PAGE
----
"Last summer, Xiaoli told me she dreamt of entering the dark rooms of her former home and her parents holding her hands, not letting her leave. The dream was full of horror."

But also last summer, with the help of a friend, Jin arranged for Xiaoli to work temporarily in an electronics factory in Zhejiang Province, where she earned 1,000 yuan (US$125).

The experience greatly reduced her stress. "For the first time since her parents became ill with HIV/AIDS, Xiaoli was happy because she could earn some money for herself," Jin said. "She now studies very hard and hopes to go to college."


Last autumn, Hu Kui, a reporter with China Times, came across Xiaoli's story and became interested in writing an update. During an interview he had arranged with Jin and Gao, Jin said, Hu had promised not to use Xiaoli's real name and photo. But Jin maintained the promise was not kept.

In court, Zhou Yong, China Times' lawyer, said the editor on duty did not know of the reporter's promise.

In the meantime, the newspaper reprimanded Hu for writing the story and deducted one month's bonus from his pay. Last month, Hu resigned from the newspaper for unspecified reasons. He was not available to be interviewed.

"Isn't keeping a promise to honor the privacy of interviewees a basic tenet of ethics for journalists?" Jin asked.

Both China Times and Zhou, its lawyer, declined to be interviewed.

Li Ying, a researcher at Tsinghua University's School of Journalism and Communications in Beijing, said that in reporting sensitive topics, protecting the names and photos of interviewees does not harm a media outlet's credibility.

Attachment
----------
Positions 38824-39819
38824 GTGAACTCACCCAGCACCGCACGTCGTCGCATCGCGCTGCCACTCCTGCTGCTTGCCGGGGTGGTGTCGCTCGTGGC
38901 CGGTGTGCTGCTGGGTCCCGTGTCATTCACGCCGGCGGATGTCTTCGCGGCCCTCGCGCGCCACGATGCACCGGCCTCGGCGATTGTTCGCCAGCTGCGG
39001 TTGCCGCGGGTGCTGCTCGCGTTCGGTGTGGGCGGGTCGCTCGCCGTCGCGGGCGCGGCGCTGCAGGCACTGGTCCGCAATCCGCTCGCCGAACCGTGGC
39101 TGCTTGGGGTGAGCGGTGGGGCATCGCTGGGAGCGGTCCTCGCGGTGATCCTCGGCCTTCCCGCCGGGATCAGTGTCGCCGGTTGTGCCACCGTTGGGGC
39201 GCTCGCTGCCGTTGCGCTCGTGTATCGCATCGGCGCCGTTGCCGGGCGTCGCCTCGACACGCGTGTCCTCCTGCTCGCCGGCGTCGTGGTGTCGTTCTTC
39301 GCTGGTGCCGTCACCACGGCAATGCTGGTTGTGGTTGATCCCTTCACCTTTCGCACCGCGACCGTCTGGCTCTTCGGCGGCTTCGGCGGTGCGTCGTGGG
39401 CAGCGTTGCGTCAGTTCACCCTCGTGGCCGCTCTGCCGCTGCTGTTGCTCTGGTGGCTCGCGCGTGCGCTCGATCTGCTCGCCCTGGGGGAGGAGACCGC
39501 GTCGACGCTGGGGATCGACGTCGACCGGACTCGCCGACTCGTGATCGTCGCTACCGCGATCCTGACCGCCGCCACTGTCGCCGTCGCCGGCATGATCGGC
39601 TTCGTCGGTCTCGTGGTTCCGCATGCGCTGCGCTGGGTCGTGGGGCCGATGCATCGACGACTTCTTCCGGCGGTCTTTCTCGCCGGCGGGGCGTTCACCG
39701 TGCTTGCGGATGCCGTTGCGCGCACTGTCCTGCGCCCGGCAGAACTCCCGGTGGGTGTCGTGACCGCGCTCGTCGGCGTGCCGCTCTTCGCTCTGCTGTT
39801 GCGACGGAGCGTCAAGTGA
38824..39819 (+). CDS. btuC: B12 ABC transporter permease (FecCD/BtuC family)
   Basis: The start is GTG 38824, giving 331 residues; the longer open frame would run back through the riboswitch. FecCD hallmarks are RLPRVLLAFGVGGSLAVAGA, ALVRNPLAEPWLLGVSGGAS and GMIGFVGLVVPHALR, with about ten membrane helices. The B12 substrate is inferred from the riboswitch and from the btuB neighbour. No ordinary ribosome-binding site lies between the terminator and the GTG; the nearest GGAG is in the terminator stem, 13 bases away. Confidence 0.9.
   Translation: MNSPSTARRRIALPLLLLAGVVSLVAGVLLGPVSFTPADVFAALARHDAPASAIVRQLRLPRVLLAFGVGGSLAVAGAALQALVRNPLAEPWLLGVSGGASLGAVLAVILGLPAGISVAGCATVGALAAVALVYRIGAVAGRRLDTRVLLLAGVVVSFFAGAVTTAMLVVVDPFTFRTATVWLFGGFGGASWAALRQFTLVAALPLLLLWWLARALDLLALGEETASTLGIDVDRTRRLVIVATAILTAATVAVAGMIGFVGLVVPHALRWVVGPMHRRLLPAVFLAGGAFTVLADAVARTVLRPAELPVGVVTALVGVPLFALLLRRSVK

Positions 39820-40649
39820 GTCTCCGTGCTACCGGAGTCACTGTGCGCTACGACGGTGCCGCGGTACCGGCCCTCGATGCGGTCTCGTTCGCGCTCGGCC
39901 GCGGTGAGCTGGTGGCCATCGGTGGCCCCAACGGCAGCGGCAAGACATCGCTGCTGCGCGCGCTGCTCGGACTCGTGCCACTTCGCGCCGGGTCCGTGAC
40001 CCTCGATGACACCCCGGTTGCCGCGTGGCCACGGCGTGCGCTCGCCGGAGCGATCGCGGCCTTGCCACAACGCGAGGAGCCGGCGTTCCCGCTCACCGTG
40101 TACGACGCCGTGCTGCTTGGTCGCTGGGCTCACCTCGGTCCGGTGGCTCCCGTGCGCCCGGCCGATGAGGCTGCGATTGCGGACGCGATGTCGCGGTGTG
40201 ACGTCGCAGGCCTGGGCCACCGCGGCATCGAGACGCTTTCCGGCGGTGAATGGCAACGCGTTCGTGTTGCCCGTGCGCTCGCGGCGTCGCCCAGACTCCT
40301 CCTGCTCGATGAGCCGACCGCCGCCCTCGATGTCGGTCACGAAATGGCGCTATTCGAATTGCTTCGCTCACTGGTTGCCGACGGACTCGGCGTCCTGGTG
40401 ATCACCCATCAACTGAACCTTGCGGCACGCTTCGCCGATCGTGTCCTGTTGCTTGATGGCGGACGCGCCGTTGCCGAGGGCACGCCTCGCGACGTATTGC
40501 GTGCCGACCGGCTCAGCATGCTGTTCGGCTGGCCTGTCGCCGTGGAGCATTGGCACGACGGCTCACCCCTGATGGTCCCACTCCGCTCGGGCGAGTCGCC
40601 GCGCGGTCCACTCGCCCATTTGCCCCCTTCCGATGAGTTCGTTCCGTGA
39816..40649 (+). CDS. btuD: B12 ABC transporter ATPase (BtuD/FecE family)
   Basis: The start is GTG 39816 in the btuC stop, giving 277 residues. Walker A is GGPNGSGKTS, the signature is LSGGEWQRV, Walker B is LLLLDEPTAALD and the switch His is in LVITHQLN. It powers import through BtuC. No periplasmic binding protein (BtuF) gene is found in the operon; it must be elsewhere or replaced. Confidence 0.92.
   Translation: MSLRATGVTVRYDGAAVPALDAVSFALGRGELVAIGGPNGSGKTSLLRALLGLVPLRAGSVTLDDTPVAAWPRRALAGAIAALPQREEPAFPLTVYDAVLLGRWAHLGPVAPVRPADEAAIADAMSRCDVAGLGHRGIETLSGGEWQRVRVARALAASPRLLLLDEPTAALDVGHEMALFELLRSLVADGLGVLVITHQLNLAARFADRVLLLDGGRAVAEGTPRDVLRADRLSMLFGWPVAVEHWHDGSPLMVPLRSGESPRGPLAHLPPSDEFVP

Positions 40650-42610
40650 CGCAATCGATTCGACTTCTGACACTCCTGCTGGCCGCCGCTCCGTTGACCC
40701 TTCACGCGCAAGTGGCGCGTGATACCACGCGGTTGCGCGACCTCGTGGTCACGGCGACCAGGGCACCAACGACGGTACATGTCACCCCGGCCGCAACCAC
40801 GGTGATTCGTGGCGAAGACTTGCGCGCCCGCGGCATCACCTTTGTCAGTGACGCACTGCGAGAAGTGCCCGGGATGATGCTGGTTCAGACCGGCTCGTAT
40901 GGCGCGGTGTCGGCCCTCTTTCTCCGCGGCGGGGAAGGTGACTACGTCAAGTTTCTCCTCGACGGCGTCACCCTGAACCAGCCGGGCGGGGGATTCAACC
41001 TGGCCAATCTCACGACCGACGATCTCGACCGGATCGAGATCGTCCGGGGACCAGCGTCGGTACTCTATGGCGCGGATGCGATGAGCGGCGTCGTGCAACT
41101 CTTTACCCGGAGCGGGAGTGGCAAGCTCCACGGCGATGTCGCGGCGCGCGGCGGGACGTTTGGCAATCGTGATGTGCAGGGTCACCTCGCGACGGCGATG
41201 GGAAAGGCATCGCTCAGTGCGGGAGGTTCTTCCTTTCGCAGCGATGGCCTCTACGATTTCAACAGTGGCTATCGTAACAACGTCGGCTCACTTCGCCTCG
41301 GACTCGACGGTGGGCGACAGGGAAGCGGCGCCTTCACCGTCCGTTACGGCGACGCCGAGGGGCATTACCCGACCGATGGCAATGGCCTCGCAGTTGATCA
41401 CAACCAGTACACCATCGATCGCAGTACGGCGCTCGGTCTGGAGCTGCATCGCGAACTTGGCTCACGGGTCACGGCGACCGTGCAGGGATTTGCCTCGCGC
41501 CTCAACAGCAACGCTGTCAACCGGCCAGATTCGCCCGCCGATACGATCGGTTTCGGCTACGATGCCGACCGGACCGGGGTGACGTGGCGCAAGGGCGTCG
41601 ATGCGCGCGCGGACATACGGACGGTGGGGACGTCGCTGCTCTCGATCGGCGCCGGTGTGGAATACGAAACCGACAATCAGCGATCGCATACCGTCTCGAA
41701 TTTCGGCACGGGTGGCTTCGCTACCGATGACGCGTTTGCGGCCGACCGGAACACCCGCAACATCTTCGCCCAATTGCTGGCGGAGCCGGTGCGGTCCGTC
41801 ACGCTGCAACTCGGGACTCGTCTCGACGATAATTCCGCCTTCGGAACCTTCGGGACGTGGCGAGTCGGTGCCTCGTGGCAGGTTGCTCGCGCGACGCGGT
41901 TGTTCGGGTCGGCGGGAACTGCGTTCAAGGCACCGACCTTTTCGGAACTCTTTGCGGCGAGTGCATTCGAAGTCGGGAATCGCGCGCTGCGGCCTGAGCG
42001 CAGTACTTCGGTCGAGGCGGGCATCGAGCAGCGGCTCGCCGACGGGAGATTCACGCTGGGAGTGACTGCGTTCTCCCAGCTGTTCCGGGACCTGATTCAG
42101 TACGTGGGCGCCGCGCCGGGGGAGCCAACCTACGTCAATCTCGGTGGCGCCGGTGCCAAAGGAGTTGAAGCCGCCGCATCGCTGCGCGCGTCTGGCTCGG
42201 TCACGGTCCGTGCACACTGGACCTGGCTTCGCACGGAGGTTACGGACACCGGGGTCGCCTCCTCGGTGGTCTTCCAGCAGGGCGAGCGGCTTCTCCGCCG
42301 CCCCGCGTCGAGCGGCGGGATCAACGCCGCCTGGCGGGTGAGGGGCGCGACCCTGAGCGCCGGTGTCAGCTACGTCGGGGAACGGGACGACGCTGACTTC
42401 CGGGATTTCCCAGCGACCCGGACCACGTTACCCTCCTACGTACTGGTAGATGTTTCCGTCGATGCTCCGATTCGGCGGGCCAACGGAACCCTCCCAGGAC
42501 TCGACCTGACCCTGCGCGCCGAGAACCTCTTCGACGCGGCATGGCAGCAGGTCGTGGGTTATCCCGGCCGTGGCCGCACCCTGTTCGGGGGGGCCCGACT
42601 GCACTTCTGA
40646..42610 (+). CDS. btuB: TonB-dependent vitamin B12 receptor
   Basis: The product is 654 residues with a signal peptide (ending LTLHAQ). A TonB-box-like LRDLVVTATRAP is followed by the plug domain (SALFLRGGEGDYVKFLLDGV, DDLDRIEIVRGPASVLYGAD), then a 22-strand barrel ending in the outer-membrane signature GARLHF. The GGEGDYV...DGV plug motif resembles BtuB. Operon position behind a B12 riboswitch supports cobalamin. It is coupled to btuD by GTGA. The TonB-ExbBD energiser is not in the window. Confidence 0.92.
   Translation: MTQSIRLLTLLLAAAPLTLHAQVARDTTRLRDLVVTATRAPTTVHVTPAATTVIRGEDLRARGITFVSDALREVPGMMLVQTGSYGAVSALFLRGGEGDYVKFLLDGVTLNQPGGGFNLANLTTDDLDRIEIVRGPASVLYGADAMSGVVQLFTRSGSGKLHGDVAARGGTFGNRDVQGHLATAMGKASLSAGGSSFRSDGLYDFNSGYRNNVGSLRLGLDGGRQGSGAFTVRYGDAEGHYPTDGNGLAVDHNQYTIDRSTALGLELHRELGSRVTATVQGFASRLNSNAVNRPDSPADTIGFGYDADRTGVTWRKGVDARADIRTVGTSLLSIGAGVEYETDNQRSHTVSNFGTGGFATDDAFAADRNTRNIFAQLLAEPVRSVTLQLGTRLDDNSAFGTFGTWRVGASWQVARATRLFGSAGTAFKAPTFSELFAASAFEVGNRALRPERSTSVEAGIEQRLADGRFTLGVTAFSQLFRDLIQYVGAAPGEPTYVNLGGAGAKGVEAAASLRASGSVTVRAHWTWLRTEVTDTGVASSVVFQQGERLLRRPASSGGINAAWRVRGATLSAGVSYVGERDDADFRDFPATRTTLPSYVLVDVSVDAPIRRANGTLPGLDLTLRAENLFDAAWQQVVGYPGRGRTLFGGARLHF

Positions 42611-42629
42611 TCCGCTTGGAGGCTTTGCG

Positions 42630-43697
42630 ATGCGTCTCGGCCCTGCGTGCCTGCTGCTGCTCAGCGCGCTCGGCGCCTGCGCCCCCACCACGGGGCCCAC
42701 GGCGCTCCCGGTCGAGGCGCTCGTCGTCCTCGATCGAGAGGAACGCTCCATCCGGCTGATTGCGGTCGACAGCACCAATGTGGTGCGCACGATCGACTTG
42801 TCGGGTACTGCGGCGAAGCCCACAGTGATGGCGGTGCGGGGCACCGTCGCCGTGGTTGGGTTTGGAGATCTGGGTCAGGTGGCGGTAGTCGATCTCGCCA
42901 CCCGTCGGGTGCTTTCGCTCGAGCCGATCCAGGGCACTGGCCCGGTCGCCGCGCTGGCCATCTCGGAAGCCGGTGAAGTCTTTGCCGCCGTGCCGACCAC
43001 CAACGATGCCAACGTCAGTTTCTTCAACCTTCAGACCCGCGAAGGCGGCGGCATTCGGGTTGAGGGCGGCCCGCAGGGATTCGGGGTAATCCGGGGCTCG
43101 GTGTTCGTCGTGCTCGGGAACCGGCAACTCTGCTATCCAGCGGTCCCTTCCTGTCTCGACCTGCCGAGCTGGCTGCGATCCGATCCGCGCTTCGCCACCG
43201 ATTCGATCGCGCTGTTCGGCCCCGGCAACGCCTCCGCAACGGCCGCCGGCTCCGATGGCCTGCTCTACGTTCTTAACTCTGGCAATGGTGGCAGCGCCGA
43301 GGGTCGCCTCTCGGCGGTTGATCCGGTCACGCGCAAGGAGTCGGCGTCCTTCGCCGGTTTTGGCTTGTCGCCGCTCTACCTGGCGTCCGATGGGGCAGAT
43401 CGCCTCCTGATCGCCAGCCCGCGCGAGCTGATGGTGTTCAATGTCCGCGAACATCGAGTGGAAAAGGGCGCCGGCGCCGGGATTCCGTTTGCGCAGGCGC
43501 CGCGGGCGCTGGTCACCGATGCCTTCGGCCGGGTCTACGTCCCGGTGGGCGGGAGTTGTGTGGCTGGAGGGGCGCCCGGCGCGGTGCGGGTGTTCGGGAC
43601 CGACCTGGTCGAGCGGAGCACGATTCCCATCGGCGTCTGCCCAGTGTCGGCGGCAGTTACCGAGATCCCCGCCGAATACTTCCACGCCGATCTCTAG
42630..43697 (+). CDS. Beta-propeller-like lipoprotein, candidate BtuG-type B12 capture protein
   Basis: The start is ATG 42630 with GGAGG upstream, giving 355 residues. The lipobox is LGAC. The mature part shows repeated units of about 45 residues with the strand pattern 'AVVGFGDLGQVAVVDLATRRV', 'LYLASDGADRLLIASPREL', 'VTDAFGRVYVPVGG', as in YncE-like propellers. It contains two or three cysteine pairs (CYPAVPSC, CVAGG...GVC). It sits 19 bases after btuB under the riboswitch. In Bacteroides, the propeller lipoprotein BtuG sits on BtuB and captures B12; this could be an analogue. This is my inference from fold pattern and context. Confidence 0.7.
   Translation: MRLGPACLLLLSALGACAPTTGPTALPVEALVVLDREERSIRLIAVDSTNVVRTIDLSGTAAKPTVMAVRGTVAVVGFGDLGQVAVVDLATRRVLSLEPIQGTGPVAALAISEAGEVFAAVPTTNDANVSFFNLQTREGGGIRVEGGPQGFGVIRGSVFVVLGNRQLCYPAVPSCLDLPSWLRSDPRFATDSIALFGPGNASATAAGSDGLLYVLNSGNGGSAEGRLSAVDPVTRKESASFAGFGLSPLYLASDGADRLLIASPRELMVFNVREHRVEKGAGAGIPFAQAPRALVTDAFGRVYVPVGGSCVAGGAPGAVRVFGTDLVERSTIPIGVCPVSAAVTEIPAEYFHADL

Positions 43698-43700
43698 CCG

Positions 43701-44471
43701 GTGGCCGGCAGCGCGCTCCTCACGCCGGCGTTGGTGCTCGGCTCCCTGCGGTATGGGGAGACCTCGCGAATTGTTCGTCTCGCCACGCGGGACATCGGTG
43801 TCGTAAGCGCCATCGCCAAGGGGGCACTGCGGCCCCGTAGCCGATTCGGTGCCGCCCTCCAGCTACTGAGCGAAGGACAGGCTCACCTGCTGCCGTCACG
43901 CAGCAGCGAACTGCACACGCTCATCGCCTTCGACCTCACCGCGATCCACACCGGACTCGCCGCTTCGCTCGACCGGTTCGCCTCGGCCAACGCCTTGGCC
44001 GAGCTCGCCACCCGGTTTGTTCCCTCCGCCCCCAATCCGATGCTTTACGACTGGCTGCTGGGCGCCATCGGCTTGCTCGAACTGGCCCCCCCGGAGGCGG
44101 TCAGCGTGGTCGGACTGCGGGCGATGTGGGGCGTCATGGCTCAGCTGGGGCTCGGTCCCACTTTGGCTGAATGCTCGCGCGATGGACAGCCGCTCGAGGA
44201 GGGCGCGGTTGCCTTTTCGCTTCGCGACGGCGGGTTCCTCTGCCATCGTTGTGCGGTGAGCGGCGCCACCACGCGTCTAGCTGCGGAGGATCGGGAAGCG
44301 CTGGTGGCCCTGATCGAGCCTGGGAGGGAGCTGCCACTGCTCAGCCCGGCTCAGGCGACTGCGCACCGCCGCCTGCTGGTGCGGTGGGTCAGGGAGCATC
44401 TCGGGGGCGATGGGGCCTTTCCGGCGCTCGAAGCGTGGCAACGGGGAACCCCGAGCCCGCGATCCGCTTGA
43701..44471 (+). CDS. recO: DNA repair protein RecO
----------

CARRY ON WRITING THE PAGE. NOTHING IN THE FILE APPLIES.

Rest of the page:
The public wants to know the main facts, he said, instead of minor details such as names.

"In addition, the credibility (of a media outlet) is based on the way it honours the rights of interviewees, particularly the disadvantaged," Li said.

China Times' article about Xiaoli was posted by many Chinese websites, but so far, Gu Zengwei, a teacher who has the additional duty of supervising the class she is in, said it seemed Xiaoli's classmates have not read the story.

Jin and Gao still fear that Xiaoli's now relatively peaceful life might be disrupted again as a result of the China Times' article. They had already gone a long way to get her into the school.

"When the school leaders of Xiaoli learnt she was an HIV/AIDS orphan, they would not accept her," Jin said. "But after our repeated persuasion, they accepted her on the condition that her HIV/AIDS orphan status would not be released."

In a written statement to the court, Gu said if Xiaoli's status as an orphan of AIDS patients was known, the resulting uproar at the school would disturb the school's main mission of educating the students.